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2013 January - February

Let’s Get Real

An Addendum

By Edgar S. Cahn & Sharon Lee Schwartz

Participation by the client community is essential to achieving the true mission of legal services. Only when lawyers and clients together undertake coproduction of justice, through strategies such as time banks will we make progress in accomplishing the original goals of the legal services program. The concerns that some raise about partnering with clients are outweighed by what we all stand to gain.

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Partnering with Clients to Achieve Economic Justice and Full Enfranchisement

By Sharon Lee Schwartz

Partnerships between legal aid lawyers and their clients—whereby clients are offered the opportunity to “pay” for the services they receive by contributing their time to someone else in their community—exemplify the original mission of the legal services program to promote justice. One strategy for implementing such partnerships is through time banking, through which people spend “time dollars” to exchange skills they have for services they need. “Pay-it-Forward,” a pilot project in the Roseburg office of Legal Aid Services of Oregon, invites clients to participate in a time bank, giving them access to an alternative economy that values all participants’ skills equally.

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People with Criminal Records

Resisting Practices that Undermine Self-Sufficiency, Public Safety, and Balanced Budgets

By Todd Belcore

People with criminal records face lifelong exclusion from many employment opportunities, and this increases recidivism rates. Employment barriers harm not just men and women with criminal records but their families, communities, and even their states, where skyrocketing rates of incarceration, disproportionately of people of color, contribute to budget deficits. Recent Equal Employment Opportunity Commission guidance explains how the disparate impact of denying employment to people with criminal records may violate Title VII of the Civil Rights Act. The Fair Credit Reporting Act offers additional protections; state and local policies can also help expand access to employment for people with criminal records.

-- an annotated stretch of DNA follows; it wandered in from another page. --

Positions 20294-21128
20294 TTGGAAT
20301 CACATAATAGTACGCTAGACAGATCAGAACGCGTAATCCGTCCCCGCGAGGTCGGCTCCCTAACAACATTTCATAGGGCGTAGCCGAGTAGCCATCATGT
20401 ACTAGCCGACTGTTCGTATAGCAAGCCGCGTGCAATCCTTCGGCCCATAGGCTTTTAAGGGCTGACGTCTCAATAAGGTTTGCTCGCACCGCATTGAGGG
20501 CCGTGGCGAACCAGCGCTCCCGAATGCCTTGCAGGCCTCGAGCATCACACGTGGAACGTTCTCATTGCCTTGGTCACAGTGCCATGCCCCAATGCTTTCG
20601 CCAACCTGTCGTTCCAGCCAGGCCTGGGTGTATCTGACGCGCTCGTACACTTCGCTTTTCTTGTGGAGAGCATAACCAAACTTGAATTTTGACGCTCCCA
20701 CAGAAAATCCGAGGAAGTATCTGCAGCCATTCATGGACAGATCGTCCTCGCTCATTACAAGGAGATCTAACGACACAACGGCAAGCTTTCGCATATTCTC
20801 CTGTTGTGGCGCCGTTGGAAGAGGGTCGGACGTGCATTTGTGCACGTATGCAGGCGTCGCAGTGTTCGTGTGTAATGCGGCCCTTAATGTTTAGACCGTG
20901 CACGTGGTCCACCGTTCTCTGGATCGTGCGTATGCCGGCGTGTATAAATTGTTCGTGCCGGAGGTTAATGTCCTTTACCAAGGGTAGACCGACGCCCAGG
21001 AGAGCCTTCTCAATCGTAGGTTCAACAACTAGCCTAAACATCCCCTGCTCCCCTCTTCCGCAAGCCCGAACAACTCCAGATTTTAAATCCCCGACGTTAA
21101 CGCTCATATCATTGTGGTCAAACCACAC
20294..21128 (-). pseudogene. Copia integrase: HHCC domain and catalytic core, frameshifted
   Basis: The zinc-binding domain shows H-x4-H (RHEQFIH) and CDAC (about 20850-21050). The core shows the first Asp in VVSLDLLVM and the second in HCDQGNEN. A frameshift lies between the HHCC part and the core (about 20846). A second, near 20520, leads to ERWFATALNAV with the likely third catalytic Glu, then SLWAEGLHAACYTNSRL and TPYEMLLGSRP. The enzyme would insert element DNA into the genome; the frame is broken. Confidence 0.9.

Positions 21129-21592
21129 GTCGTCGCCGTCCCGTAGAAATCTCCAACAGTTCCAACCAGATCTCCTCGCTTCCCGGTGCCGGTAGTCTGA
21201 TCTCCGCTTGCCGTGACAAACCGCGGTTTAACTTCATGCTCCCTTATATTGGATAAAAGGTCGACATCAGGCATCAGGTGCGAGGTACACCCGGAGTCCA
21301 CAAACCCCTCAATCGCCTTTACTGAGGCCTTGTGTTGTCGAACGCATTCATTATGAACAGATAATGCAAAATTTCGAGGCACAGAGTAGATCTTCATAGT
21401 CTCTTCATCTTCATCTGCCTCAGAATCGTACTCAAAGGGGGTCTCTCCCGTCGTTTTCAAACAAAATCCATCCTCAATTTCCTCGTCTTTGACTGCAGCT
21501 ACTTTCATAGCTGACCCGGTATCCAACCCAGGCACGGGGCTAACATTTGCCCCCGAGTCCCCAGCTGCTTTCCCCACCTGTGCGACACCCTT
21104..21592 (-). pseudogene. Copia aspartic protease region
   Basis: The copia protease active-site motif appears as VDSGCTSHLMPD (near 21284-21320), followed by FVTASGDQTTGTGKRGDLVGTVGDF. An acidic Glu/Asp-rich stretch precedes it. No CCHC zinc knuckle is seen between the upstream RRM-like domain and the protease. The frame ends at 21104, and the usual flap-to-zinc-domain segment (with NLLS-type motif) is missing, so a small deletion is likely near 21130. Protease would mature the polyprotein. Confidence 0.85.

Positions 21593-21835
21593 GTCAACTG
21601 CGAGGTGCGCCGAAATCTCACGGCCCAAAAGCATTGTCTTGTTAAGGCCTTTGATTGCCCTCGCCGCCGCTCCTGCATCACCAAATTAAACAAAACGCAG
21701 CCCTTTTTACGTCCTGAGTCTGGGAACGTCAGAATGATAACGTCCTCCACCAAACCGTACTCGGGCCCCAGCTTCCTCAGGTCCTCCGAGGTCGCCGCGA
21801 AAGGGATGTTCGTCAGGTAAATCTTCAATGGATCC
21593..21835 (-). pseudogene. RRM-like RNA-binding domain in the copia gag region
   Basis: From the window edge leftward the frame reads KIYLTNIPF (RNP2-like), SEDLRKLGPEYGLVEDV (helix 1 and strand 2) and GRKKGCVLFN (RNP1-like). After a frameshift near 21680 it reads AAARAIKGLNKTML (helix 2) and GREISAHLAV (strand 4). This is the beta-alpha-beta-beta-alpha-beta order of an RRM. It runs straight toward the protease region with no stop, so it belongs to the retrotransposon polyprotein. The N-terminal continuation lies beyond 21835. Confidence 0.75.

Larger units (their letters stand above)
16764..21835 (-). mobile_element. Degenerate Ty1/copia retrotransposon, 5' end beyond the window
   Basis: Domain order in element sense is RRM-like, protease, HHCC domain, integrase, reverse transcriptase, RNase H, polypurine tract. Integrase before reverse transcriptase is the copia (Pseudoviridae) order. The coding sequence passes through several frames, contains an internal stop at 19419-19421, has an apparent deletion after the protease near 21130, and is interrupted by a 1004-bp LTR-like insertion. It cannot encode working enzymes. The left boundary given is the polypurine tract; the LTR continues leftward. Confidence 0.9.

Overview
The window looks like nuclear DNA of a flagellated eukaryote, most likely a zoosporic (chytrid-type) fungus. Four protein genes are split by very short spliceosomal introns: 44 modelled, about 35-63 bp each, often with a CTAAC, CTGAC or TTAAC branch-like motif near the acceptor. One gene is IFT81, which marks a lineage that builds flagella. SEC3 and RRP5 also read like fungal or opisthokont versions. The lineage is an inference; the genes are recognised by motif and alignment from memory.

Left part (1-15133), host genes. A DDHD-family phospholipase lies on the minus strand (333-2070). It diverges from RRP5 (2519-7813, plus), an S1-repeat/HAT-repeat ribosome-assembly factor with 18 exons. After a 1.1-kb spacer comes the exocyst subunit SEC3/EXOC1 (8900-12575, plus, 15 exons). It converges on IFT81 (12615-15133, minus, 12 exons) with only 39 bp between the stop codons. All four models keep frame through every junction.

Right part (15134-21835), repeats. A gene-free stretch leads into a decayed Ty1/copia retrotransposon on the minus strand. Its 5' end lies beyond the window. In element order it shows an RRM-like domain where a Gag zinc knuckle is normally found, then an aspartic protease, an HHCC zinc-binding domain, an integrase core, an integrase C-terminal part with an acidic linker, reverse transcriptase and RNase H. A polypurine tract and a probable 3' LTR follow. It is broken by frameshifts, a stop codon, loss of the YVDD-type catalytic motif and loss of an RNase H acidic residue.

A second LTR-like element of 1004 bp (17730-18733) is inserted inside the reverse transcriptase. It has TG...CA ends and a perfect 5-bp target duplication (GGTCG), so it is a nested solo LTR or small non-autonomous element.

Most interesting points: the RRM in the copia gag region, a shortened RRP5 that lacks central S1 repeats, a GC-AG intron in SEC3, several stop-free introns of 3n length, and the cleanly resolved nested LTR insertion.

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The Supreme Court’s Affordable Care Act Decision on Medicaid Eligibility and the Aftermath

By Jane Perkins

The U.S. Supreme Court in National Federation of Independent Business v. Sebelius struck down as unconstitutional the amendment to the Patient Protection and Affordable Care Act extending Medicaid eligibility to certain low-income adults. But the Court also held that the amendment was severable, upholding the Affordable Care Act as constitutional. While the Court’s decision regarding the amendment to Medicaid is a blow, the decision’s effect on the Medicaid program should be limited.

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NYLAG Mobile Legal Help Center’s Challenges and Successes

By Merritt C. Birnbaum & Randal S. Jeffrey

How can organizations provide free legal services to more low-income people in view of budgeting, staffing, and space concerns? The New York Legal Assistance Group (NYLAG) found an answer on wheels. Partnering with New York State courts and varied funders, NYLAG developed the Mobile Legal Help Center, a truck retrofitted as a fully functioning office. Delivering legal services on wheels is not without its challenges, but the mobile center raises awareness about available and free civil legal services and serves untapped clients.

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Medicating Trauma

Improving Prescription Oversight of Children in Foster Care

By Melissa D. Carter

Children in foster care are prescribed psychotropic medications at rates higher than those for children not in foster care. Such medications do not necessarily help the children; nor is there guidance about their safe use. The children do not even understand why they are receiving such medications. Increasingly needed is oversight of the use of psychotropic medication on foster children, as well as a systemic approach to medication management that encompasses the courts, child welfare agencies, medical professionals, and children’s advocates.

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Using Pregnancy Discrimination Claims to Fight Poverty

By Elizabeth M. Gedmark

Pregnancy discrimination at work can endanger a family's financial stability. Legal services attorneys can use local, state, and federal laws—such as the Pregnancy Discrimination Act, the Americans with Disabilities Amendments Act, Title VII, and the Family and Medical Leave Act—to keep working families out of poverty. Other federal and state initiatives are under way to protect pregnant and parenting workers better.

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